Dark night

Snowflakes and frost

Before the New Day


Notte scura

Fiocchi di neve e gelo

Prima del Giorno Nuovo

 This Season’s Greetings card fuses, in an “Haiga”, words (“Haiku”) and visual art. The image (lithograph, 50×70) is part of “Lacer/actions” collection, concerning my research about torn posters and urban signs. I thank my “haiga” teacher: poet, musician and producer Joshua Sellers, from West Memphis (Arkansas, Usa).

 Questo cartoncino augurale fonde – in quello che la cultura nipponica definisce “Haiga” – parole (“Haiku”) ed arte visuale. L’immagine (litografia, 50×70) fa parte della mia raccolta “Lacer/azioni”, relativa alla ricerca dei particolari dei manifesti pubblicitari lacerati e dei “segni” urbani. Ringrazio il mio “maestro di haiga”, il poeta, musicista e produttore Joshua Sellers, di West Memphis (Arkansas, Usa).



Haiga is a style of Japanese painting based on the aesthetics of haikai, from which haiku poetry derives, which often accompanied such poems in a single piece. Like the poetic forms it accompanied, haiga was based on simple, yet often profound, observations of the everyday world. Stephen Addiss points out that “since they are both created with the same brush and ink, adding an image to a haiku poem was… a natural activity.”

Just as haiku often internally juxtapose two images, haiga may also contain a juxtaposition between the haiku itself and the art work. The art work does not necessarily directly represent the images presented in the haiku. Stylistically, haiga vary widely based on the preferences and training of the individual painter, but generally show influences of formal Kanō school painting, minimalist Zen painting, and Ōtsu-e, while sharing much of the aesthetic attitudes of the nanga tradition. Some were reproduced as woodblock prints. The subjects painted likewise vary widely, but are generally elements mentioned in the calligraphy, or poetic images which add meaning or depth to that expressed by the poem.





 A fascinating exhibition taking place in London up to December 18, 2011, at The Estorick Collection of modern italian art.


My “Lacer/actions” art project is based on torn posters details. During my research I collected so far more than 30.000 images of ripped publicity posters. I work on them, making canvas, lithographs, textile designs, videoclip a.s.o; I explained my activity on a booklet-portfolio, published in 2009 (Lacer/actions – Pics of torn (publi)city). Yes, I like the world of posters, billboards and urban “signs” (this blog is here to demonstrate it). So, I must to dedicate a post to the interesting and fascinating exhibition taking place in London, at The Estorick Collection of modern italian art ( 39a Canonbury Square, entrance in Canonbury Road). The show – opened till December 18, 2011 – pays a tribute to Edward McKnight Kauffer, the “Poster King” (this is also the exhibition theme).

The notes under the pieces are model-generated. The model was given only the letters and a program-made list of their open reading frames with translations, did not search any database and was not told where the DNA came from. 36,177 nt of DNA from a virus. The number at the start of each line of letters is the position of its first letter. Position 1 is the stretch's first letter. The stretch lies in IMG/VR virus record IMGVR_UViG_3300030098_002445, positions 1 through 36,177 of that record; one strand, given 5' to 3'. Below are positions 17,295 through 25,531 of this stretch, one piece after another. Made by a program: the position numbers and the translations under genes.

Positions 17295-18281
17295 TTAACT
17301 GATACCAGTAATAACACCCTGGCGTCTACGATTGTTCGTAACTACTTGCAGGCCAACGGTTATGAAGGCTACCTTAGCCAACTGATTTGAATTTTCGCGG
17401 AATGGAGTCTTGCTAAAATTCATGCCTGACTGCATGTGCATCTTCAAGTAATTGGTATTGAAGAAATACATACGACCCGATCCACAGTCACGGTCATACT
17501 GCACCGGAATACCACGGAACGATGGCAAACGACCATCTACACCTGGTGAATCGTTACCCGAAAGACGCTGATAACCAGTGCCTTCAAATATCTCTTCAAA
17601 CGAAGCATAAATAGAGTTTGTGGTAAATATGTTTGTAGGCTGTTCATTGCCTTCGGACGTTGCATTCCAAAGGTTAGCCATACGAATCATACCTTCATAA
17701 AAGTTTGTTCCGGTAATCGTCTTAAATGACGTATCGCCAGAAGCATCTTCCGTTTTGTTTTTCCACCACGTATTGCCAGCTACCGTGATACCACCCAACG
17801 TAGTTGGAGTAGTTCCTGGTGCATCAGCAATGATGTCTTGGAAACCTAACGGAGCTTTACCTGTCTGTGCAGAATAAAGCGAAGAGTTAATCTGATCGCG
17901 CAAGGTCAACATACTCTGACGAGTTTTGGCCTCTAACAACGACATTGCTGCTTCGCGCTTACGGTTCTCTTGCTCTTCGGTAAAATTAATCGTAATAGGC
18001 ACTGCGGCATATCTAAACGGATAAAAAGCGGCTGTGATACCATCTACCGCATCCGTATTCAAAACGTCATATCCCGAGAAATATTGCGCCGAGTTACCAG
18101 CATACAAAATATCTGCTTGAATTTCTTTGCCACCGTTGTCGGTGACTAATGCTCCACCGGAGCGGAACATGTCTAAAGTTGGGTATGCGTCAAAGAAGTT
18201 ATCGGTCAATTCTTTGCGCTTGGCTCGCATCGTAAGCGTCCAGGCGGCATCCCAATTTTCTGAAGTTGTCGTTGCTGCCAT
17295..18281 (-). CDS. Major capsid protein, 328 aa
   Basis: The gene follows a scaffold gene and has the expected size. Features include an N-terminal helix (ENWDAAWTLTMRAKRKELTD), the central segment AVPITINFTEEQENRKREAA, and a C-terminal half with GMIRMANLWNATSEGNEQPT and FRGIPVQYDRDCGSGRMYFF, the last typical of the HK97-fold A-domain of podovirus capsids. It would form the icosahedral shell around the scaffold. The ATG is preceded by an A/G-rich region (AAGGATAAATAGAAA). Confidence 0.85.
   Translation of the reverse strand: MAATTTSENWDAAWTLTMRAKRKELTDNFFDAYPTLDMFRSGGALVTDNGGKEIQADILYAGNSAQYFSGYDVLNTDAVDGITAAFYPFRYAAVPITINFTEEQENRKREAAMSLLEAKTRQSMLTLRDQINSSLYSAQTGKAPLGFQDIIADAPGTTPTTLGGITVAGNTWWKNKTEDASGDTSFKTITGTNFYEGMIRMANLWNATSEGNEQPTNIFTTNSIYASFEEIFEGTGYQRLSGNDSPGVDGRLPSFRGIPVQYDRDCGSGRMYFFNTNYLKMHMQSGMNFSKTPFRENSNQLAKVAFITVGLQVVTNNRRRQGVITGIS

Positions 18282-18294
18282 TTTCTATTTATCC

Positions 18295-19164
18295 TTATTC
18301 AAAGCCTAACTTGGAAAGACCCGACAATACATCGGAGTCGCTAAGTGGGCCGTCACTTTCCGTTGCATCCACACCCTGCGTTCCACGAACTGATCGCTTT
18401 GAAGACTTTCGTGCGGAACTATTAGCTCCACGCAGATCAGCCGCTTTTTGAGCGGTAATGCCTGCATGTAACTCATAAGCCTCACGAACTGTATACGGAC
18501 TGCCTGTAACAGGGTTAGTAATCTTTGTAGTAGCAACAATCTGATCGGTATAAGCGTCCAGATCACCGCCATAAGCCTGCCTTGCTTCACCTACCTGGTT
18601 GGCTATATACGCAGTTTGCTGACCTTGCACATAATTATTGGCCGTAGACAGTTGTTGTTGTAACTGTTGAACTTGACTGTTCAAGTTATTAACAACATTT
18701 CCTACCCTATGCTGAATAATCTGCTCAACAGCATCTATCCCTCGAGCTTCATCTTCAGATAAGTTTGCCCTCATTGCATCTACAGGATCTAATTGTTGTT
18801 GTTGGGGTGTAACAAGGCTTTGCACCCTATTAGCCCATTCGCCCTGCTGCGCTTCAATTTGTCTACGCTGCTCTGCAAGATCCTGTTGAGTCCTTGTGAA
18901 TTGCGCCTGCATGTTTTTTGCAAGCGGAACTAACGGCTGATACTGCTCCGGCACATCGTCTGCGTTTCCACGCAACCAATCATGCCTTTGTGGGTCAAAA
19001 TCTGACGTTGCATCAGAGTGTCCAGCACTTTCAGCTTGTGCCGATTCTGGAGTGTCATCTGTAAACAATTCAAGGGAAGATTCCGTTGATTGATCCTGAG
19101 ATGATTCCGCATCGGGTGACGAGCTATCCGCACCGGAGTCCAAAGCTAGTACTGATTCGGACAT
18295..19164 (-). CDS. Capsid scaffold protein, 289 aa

Focusing on Kauffer’s time in England , The Poster King is a celebration of the ways in which this remarkable artistic émigré enriched the visual culture. And all the design expressions of our times. In addition to the renowned graphic work it includes a fascinating nucleus of lesser-known paintings and prints as well as a selection of photographs, working drawings and original designs.

Edward Mcknight Kauffer produced some of the most iconic and influential commercial imagery of the early twentieth century. A remarkably versatile artist, his work drew inspiration from a wide variety of styles ranging from Japanese art to Fauvism, Vorticism and Constructivism, and encompassed painting, applied art, interior design and scenography. Yet it remains his celebrated posters created for clients such as London Underground and Shell during the inter-war years for which he remains most famous. Kauffer’s pioneering work in the field of graphic design ranks alongside the achievements of fellow avant-garde figures such as T. S. Eliot, Ezra Pound and Wyndham Lewis, all of whom – like Kauffer- had roots in the United States yet established their careers in London.

 Born in Montana in 1890, Kauffer’s precocious artistic talents were first employed painting stage scenery at his local opera house. They were also recognised by an acquaintance named Joseph E. Mcknight, a professor at the University of Utah, who in 1912 paid for Kauffer ton pursue his studies in Paris. As a mark of gratitude, Kauffer subsequently incorporated his benefactor’s surname into his own. Upon the outbreak of the First World War Kauffer fled to England where in 1915 he received a commission to design publicity posters for the Underground.


The originality and vibrancy of these images led Kauffer to receive commissions from a variety of companies and publishing houses over the following two decades,including Fortnum & Mason, Lund Humphries and Chrysler Motors. With a finger on the pulse of the latest artistic trends, Kauffer’s special genius lay in his ability to adapt the language of the avant-garde to the needs of advertising, creating works that were not simply visually striking but also rich in artistic merit. With commissions increasingly scarce following the declaration of war in 1939 Kauffer made the painful decision to return to America, where he continued to work for a number of years prior to his death in 1954.

Estorick Collection promoted meetings, education evenings and talks about Edward McKnight Kauffer; the next talk is planned for December 10, 2011 (“Kauffer’s England”, Dr. Jonathan Black, Kingston University).